Suffolk students going to FBLA nationals

Published 10:16 pm Tuesday, April 24, 2018

Nansemond River High School students won big at a statewide conference for Future Business Leaders of America, and six will go on to compete at the national level.

The school had 15 students compete at the Virginia FBLA State Leadership Conference held in Reston on April 13-14. Another student joined them to participate in the Foundation Leadership Institute development program, plus two freshmen that attended but did not compete.

Senior Shanice Mills, sophomore Mason Goss and juniors Jadyn Williams and Oliver Rice each placed highly enough in their respective competitions to be selected for the National Leadership Conference. Juniors Dylan Gnagey and Kaelin Embry qualified with their success in the FBLA Virtual Business Management Challenge, which tested their skills at managing manufacturing businesses.


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“It’s like a game simulation, and whoever ended up with the highest net profit got invited to the national competition,” Nansemond River business teacher and FBLA advisor Jason Bartholomew said.

The Future Business Leaders of America—Phi Beta Lambda is the largest career student business organization in the world. The high school division of FBLA has more than 209,000 members, and the chapter at NRHS is one of more than 5,200 in seven-plus countries.

Students tested their business acumen at the State Leadership Conference by competing against some of Virginia’s brightest minds, with some events having upwards of 30 students. They brought their A-game to interviews, presentations, public speaking and other categories.

“They’re competing against the best of the best,” Bartholomew said.

Goss, 15, was one of 15 students who faced 100 multiple-choice questions for “Introduction to Parliamentary Procedure,” based on the FBLA bylaws and “Robert’s Rules of Order,” the most widely used manual on parliamentary procedure in the United States.

The sophomore said he was surprised by how the manual covered nearly every conceivable detail.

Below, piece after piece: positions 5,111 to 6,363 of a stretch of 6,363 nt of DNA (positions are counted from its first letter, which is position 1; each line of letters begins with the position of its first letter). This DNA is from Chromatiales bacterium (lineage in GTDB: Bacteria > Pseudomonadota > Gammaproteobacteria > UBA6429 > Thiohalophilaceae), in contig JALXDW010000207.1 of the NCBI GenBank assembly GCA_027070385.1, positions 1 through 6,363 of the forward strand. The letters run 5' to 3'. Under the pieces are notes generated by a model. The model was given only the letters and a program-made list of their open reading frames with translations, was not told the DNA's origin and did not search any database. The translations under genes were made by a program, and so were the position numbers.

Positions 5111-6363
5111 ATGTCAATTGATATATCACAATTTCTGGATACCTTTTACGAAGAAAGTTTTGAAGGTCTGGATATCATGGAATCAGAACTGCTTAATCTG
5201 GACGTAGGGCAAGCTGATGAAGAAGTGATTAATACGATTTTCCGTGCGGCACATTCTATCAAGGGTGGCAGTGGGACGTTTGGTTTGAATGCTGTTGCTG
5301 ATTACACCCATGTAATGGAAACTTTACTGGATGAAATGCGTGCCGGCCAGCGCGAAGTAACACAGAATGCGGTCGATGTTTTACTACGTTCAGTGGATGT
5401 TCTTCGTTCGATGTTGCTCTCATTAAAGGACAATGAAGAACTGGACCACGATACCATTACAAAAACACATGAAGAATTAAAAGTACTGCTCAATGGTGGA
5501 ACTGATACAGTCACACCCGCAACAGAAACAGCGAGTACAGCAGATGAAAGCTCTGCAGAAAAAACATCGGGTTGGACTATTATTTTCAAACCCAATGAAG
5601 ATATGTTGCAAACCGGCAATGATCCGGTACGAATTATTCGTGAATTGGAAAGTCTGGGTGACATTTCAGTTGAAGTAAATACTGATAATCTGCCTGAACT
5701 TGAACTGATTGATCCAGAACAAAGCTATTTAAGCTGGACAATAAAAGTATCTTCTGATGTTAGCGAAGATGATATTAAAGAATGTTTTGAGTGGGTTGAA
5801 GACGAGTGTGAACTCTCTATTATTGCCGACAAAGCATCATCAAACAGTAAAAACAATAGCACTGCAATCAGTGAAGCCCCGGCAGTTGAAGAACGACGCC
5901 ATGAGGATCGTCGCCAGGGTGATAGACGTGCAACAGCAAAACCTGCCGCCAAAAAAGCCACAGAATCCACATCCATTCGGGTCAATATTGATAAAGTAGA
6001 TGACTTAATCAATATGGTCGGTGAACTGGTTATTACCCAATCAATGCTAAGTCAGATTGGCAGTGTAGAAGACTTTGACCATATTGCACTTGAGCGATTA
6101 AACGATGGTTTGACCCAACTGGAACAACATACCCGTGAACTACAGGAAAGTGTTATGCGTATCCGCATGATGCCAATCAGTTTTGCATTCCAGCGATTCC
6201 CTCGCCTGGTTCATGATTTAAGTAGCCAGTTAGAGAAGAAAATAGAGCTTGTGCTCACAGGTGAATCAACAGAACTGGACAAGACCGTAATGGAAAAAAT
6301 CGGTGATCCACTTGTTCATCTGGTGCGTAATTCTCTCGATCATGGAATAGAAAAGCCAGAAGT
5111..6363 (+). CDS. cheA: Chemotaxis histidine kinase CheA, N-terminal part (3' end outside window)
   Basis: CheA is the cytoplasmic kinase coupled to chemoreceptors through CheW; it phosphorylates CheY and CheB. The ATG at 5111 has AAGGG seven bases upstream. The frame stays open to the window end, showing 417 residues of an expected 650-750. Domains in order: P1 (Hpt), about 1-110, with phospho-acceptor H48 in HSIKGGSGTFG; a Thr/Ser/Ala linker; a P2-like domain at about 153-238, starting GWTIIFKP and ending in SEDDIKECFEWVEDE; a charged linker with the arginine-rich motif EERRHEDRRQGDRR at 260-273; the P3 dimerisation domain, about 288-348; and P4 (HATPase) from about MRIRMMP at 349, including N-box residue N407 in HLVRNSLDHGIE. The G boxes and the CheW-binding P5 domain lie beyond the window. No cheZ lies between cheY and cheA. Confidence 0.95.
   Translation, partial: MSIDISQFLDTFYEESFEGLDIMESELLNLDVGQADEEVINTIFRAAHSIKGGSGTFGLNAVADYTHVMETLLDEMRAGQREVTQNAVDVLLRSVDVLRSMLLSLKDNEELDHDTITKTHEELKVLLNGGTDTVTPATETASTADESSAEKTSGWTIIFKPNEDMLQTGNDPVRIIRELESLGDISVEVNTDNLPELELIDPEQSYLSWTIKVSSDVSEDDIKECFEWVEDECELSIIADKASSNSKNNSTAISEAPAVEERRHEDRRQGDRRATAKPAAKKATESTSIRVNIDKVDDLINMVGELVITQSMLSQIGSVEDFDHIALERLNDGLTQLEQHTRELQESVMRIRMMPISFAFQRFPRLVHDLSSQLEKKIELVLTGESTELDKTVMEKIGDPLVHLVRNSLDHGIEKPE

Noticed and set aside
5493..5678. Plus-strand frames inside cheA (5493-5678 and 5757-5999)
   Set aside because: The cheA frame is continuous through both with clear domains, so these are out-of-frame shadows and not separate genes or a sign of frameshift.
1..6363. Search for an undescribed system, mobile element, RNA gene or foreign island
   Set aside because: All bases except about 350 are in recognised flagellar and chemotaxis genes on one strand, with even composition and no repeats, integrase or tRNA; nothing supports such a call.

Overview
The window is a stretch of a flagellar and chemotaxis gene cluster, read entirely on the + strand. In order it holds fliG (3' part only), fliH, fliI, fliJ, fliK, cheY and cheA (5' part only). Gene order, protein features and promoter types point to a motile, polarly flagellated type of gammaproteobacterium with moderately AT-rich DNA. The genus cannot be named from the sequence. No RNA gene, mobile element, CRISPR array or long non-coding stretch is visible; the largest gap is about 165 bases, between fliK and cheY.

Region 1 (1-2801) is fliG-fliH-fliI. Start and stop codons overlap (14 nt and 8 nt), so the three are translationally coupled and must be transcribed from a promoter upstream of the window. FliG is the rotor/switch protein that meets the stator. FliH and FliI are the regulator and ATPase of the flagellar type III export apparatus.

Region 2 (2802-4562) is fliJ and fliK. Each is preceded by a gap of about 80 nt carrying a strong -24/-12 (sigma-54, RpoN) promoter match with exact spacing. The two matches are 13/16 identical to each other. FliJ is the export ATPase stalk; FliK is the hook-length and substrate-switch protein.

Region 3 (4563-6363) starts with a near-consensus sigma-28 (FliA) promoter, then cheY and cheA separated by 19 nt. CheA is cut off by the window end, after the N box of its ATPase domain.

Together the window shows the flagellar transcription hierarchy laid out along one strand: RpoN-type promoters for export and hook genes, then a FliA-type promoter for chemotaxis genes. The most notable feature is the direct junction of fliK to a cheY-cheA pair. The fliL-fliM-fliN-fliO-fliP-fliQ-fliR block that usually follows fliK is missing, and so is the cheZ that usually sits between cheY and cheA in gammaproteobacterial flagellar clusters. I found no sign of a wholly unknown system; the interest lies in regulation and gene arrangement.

“I was surprised at how structured it was,” he said. “There was an explanation for everything you could think of. Every possible scenario was taken care of.”

Rice, 16, dealt with some hard questions as well in his “Personal Finance” multiple-choice test.

“There were a couple curveballs, like liens,” he said. “I had to look that up after the test.”

Other events required students to spend months preparing projects and presentations. Williams, 16, chose the “Coding and Programming” event, and he prepared a library database program to the scrutiny of five judges.

He said he felt nervous at first but gained confidence with each passing minute.

“It feels pretty great,” he said. “I didn’t think I would get this far.”

The six high schoolers will hit the books, scan flash cards, practice harder questions and take advantage of every online and print resource to prepare for nationals this summer.

“What they did before isn’t good enough anymore,” Bartholomew said. “What got them through states isn’t going to get them through nationals.”

Mills, 18, understands this. She thinks about the nationals as she reviews “Accounting for Dummies,” when she’s in accounting class at NRHS and when she’s looking through previous questions on FBLA’s website.

But she’s not just doing this for another trophy. She’s trying to be better for the future.

“My family always tell me that it’s not about the trophy; it’s about the experience,” she said. “I know that I’m going to have a more thorough understanding of accounting than the average student. A trophy would be nice, but it’s not what I’m for.”

The National Leadership Conference will be held in Baltimore from June 28 to July 1. The chapter is responsible for part of the travel expenses for competitions and welcomes donations to offset the costs. Email for more information on how to make a donation.